Social media guidelines: thought leadership, getting started and (more) content

The communications and development team on an away day hike up Mam Tor. Just because.

I’ve added a few new sections to our social media guidelines over the last week or so. (Picture unrelated – it’s me and the communications and development team on top of Mam Tor on our away day recently)

The first is about thought leadership. I’ve been speaking to a lot of colleagues recently about blogging, and its potential for raising their profiles and highlighting their expertise. It’s something that the University’s news and PR team are keen to drive forward, too.

There’s a huge crossover between social media and traditional media when it comes to thought leadership. Media outlets are always looking out for expert opinion, and we’re fortunate that we have examples of our own academics’ blogs being picked up by news media.

Hopefully this new section will allow us to develop a programme of support and training for academics at Sheffield Hallam who want to raise their profiles, promote research and network with other experts.

Sheffield Hallam's VC, Chris Husbands

A great example of someone who uses digital platforms for thought leadership: Sheffield Hallam’s VC, Chris Husbands

The second update to the guidelines is a ‘getting started’ guide. I’ve previously avoided doing this, because a lot of people at Hallam have passed the point of needing help in getting started. We’ve had lots of support from our learning technology teams and social media experts like Sue Beckingham (another great user of digital for thought leadership) in getting our social media profiles up-and-running.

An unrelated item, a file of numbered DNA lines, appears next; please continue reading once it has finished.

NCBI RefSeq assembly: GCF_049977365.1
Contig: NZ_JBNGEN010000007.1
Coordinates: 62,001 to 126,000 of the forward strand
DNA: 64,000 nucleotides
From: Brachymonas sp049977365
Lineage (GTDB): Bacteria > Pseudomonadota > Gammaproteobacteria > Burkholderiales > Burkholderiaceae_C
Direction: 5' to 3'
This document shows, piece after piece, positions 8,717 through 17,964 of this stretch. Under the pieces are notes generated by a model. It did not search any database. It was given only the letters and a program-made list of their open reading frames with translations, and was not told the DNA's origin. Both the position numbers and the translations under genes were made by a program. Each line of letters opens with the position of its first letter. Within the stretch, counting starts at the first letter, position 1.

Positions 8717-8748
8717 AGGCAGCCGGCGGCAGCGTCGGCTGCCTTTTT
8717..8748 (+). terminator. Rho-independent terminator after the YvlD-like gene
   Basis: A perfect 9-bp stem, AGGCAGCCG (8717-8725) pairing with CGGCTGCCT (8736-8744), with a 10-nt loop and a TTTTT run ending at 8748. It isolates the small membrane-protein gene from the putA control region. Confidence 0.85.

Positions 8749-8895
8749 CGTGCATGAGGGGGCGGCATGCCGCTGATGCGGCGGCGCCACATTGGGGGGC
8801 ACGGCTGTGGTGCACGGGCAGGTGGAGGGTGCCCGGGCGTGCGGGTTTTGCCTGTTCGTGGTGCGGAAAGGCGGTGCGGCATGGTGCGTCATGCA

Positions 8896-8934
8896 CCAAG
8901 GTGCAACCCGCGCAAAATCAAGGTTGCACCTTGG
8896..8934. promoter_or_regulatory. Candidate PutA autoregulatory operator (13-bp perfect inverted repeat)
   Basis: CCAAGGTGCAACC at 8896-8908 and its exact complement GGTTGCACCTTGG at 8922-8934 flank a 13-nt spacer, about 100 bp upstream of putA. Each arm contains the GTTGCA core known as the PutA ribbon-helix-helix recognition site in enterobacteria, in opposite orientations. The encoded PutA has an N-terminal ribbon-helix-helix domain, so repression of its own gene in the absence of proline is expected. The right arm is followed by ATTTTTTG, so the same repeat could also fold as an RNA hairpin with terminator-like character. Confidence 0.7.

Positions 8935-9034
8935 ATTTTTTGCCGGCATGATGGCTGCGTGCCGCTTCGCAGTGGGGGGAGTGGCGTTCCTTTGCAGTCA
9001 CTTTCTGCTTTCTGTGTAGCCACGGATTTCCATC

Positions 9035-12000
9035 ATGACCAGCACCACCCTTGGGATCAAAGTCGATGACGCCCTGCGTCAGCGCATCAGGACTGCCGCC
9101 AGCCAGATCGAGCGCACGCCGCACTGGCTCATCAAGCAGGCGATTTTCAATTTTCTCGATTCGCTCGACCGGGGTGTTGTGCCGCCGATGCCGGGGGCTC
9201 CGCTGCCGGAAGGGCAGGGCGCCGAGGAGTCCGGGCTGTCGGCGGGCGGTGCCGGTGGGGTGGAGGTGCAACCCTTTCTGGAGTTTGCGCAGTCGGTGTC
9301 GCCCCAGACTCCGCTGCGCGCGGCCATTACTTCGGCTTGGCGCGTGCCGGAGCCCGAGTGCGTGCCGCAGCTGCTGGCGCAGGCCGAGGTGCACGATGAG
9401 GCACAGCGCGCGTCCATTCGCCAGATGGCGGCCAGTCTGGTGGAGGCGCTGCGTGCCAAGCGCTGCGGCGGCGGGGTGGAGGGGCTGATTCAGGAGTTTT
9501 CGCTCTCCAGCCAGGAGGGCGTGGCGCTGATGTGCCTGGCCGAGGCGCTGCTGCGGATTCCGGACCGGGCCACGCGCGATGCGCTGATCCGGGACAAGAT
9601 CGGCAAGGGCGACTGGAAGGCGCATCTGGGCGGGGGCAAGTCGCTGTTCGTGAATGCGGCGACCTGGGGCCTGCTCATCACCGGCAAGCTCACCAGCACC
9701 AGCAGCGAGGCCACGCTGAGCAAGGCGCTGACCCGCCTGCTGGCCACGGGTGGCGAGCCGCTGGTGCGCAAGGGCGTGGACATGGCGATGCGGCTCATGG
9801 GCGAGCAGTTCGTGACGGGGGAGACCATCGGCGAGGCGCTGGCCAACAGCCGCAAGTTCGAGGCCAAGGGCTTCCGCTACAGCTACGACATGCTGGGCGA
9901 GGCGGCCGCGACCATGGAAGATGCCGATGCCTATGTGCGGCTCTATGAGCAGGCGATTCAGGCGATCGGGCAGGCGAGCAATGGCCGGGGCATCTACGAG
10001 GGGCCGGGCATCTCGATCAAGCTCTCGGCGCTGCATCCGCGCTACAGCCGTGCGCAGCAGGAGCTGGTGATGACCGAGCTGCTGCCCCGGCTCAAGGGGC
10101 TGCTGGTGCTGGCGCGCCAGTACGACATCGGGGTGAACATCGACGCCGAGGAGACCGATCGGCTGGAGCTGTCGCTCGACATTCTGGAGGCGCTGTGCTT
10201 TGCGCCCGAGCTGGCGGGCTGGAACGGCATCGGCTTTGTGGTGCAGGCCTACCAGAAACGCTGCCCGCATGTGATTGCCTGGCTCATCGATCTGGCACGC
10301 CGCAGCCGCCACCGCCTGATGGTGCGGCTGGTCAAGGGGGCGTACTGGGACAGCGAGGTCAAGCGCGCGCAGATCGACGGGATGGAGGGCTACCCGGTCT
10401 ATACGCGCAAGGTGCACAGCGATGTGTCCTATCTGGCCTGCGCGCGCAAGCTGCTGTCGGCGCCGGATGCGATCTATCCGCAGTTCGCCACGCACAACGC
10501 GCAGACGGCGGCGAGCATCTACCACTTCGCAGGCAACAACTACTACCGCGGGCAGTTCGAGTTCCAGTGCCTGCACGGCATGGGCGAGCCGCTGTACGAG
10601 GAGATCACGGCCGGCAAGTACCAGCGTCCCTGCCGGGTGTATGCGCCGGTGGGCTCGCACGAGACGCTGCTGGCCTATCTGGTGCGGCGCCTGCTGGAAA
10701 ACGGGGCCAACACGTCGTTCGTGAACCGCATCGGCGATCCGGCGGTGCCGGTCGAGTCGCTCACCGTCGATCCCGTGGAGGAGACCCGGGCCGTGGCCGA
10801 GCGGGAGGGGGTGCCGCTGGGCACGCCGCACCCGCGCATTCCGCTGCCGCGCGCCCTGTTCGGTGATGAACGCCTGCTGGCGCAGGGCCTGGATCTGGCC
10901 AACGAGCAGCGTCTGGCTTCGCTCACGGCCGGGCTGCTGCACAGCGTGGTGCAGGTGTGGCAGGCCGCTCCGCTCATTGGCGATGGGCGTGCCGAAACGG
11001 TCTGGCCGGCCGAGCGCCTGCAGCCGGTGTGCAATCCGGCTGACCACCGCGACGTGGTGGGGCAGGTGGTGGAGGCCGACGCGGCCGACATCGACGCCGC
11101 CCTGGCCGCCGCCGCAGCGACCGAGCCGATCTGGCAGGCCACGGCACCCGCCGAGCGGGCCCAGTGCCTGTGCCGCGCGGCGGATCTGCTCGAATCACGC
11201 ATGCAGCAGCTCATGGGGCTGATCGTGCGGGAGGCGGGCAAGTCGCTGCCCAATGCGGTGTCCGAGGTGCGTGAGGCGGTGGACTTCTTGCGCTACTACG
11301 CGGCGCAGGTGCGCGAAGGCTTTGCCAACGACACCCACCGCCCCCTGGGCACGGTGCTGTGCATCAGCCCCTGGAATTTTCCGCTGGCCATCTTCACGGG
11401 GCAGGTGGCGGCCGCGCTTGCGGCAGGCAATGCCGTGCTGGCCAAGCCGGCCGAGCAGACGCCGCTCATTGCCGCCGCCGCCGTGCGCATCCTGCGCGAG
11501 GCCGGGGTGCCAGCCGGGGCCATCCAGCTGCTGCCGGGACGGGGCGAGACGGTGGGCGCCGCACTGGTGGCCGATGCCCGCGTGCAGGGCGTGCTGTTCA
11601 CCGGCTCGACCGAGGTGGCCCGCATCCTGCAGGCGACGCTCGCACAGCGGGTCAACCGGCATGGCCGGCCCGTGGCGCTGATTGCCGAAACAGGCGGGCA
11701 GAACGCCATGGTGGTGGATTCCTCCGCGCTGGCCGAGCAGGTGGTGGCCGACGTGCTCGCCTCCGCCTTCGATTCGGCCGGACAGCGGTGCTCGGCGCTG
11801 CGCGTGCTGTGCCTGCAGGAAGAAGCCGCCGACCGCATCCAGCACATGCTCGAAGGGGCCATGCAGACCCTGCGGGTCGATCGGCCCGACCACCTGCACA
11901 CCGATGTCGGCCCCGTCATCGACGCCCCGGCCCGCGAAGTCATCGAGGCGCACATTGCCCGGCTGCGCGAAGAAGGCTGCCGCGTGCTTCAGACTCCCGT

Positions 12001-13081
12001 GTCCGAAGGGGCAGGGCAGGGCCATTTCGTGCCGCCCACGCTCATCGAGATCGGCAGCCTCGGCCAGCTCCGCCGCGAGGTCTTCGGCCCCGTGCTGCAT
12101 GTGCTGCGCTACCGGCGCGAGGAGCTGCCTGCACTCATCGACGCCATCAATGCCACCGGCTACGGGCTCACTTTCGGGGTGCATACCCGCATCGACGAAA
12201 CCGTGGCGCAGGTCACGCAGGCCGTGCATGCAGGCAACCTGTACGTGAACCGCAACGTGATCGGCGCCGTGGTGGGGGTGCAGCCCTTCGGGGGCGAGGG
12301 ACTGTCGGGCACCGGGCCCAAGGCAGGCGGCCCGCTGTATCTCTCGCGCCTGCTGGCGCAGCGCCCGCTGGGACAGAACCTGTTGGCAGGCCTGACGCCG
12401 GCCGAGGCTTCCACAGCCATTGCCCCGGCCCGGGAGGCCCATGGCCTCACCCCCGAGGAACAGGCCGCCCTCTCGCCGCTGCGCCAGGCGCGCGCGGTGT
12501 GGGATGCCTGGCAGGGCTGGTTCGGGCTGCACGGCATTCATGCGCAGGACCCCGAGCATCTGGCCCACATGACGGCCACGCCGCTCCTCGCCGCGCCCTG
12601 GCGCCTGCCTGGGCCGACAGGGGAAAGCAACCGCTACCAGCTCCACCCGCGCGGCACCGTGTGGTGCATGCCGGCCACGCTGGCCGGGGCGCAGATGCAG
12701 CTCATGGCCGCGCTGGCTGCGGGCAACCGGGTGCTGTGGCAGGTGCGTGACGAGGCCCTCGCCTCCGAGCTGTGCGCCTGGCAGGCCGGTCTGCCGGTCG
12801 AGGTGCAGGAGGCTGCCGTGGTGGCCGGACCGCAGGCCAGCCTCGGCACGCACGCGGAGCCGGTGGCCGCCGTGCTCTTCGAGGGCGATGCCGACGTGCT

But there are new developments in technology all the time, changes to the ways platforms operate (or how people use them) and some people may just be late to the party. So the ‘getting started’ guide is hopefully helpful to colleagues who are thinking of utilising social media for teaching and learning, promotion of events, student engagement or thought leadership.

There will be gaps. Communication is a huge subject, and different people want different things from their social media guidelines. And, currently, these guidelines don’t get particularly granular: there’s not a section on the difference between a Facebook page, group and profile, for example.

Maybe there needs to be. That’s why the guidelines exist in this format, instead of a Word document on the staff intranet: they can change and grow to meet the needs of the organisation.

Lastly, I’ve updated the section on content planning to include more detail. I hope it’s useful.

To round this post off, here are some general social media tips from Warwick University’s digital thinker-and-doer Dave Musson. If you haven’t met Dave, or seen him speak at an event, he’s a real expert on digital engagement, and has a genuinely collaborative approach to communications. Enjoy.

Joe Field, social media manager

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